Britain has no shortage of castles. There’s a huge range in size, fame and condition for castle fans to choose from. Some, such as the Queen’s favourite abode at Windsor, are superbly preserved, with well appointed interiors. Others, such as my local – Corfe Castle – is in a somewhat lesser state of repair. Indeed, Corfe is just a small collapse or two away from having its status altered from ‘castle ruins’ to ‘pile of medieval blocks’. But it’s a popular and well maintained set of ruins, run by the National Trust, so I suspect any intervention by Mother Nature would be put right soon after. It’s even just had mainline train services restored to its accompanying train station for the first time since the 1970s
The British Isles are littered with castles. Some are in ruins, many are still in excellent nick. A few have legendary status, such as those at Windsor and the Tower of London. Others are hidden gems. Mrs P and I took a train ride along the south coast to Arundel Castle. Hardly a hidden gem, but it is a little off the normal beaten track for castle groupies.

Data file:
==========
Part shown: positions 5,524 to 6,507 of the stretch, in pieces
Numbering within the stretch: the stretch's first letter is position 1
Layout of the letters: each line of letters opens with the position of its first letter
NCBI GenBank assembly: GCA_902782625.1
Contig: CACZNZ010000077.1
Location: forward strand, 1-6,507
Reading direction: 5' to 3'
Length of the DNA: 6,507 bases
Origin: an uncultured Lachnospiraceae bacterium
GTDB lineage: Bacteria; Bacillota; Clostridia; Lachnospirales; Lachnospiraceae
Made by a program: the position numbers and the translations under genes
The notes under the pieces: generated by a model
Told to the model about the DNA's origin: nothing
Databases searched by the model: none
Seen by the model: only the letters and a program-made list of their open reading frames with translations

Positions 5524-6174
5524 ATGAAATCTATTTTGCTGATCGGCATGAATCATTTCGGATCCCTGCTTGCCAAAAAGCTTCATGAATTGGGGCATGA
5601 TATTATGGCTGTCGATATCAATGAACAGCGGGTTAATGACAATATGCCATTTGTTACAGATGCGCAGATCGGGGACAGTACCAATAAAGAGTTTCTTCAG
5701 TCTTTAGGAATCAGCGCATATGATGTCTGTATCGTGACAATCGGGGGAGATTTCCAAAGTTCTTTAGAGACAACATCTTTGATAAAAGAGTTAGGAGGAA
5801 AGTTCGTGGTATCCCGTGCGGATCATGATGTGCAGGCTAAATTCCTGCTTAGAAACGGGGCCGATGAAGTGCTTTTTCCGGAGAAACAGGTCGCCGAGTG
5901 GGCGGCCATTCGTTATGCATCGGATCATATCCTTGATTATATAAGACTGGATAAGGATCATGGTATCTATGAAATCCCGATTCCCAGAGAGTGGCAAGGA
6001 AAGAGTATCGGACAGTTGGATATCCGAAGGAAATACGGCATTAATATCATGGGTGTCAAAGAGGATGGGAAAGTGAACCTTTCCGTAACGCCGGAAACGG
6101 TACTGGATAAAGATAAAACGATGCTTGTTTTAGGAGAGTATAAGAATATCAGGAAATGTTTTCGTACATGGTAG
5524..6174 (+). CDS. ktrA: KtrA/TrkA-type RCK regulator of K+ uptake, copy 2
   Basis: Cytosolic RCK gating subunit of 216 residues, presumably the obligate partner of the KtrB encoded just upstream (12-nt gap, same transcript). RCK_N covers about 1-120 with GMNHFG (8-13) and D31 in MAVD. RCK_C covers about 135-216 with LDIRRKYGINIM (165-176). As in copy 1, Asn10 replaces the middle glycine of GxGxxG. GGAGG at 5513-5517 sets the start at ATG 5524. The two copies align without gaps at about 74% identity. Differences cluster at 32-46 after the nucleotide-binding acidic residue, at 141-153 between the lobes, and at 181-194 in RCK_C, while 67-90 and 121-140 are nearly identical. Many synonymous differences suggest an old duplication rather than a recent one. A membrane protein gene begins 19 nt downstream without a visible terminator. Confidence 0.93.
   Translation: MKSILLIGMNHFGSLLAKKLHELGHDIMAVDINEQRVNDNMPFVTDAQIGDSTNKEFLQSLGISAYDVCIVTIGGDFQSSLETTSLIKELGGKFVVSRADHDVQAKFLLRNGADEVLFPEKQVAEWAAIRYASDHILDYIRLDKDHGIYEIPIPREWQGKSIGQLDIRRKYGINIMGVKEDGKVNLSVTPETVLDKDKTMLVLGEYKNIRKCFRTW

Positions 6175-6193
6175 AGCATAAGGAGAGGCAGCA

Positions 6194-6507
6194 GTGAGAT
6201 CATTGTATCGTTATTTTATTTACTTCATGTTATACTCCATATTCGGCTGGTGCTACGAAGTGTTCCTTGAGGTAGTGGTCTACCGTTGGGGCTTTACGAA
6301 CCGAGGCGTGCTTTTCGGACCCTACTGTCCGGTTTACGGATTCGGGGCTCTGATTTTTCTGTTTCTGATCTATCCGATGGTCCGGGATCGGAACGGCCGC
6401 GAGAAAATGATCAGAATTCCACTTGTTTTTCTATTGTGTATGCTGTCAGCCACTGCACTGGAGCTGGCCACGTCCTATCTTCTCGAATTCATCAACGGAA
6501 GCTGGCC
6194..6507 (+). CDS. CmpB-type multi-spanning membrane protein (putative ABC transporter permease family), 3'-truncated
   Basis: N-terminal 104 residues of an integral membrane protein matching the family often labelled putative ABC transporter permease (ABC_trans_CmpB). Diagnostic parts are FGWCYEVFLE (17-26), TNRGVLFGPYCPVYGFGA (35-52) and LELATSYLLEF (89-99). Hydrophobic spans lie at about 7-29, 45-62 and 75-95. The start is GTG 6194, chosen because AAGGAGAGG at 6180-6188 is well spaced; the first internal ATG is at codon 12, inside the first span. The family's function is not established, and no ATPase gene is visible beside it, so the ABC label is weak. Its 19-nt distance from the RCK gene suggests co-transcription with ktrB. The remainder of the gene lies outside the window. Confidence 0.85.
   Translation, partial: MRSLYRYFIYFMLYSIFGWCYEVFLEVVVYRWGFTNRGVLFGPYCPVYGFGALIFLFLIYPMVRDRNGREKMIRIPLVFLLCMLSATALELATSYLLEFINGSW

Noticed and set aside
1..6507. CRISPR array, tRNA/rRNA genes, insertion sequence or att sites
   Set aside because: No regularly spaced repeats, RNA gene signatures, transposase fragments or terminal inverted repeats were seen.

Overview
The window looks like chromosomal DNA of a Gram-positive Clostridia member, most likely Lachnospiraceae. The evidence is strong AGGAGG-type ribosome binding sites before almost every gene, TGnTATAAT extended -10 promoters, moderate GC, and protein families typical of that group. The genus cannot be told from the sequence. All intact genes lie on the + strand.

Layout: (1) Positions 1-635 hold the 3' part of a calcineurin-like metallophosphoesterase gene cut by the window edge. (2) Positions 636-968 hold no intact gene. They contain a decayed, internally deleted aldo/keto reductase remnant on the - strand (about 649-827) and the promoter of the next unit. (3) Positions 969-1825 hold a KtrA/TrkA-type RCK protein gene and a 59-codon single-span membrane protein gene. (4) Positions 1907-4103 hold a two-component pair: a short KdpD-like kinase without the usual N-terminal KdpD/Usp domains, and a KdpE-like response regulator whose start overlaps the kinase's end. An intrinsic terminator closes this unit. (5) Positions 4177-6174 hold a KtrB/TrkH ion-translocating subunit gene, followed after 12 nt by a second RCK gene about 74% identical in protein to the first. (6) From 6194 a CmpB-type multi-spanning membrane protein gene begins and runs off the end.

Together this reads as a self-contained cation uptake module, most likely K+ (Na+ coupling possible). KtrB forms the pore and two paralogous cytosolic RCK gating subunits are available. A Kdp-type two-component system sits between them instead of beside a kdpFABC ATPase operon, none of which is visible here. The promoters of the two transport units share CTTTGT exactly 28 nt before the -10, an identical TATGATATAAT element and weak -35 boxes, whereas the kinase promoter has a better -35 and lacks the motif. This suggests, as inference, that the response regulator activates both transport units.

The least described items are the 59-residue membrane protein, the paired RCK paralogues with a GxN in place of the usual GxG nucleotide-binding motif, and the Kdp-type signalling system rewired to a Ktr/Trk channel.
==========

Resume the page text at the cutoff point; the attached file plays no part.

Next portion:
It was a beautiful day. After two years of constant gray, where the only question would be whether it would drizzle or pour, we deserve some good weather. After the coldest spring on record, summer is turning out to be kind. Temperatures regularly above 20 degrees Celsius, sometimes hitting mid twenties. Today will see highs of 30 degrees. Most importantly, from a photographic point of view, this means blue skies. Britain is beautiful when covered with a blue sky.
Arundel, I am sure, is beautiful in any weather. But I prefer the blue sky option. And the Blue Sky God delivered. Well done him! Parts of the castle have been around for hundreds of years. The interior is as glorious as any other castle I’ve seen, bar Windsor. It’s still occupied by a duke. Most surprising, it’s occupied, as it has long been, by a Catholic duke.
He is also Earl of Arundal, the oldest surviving peerage in England. I suspect he comes from a long line of wise men who knew how to keep their heads down. In the olden days, Catholic nobles had a tendency to lose their heads with a stoke of an axe. So well done to him and his ancestors for their canny ability to know when to duck.
The photo below was embedded from my 500px site. I like 500px. I have decreasing passion for Flickr. You can see my Arundel collection on 500px. I love the layout. I love the slideshow. If you’re a stick in the mud, you can also go see the collection on Flickr too though. Which do you prefer? I’m interested to know.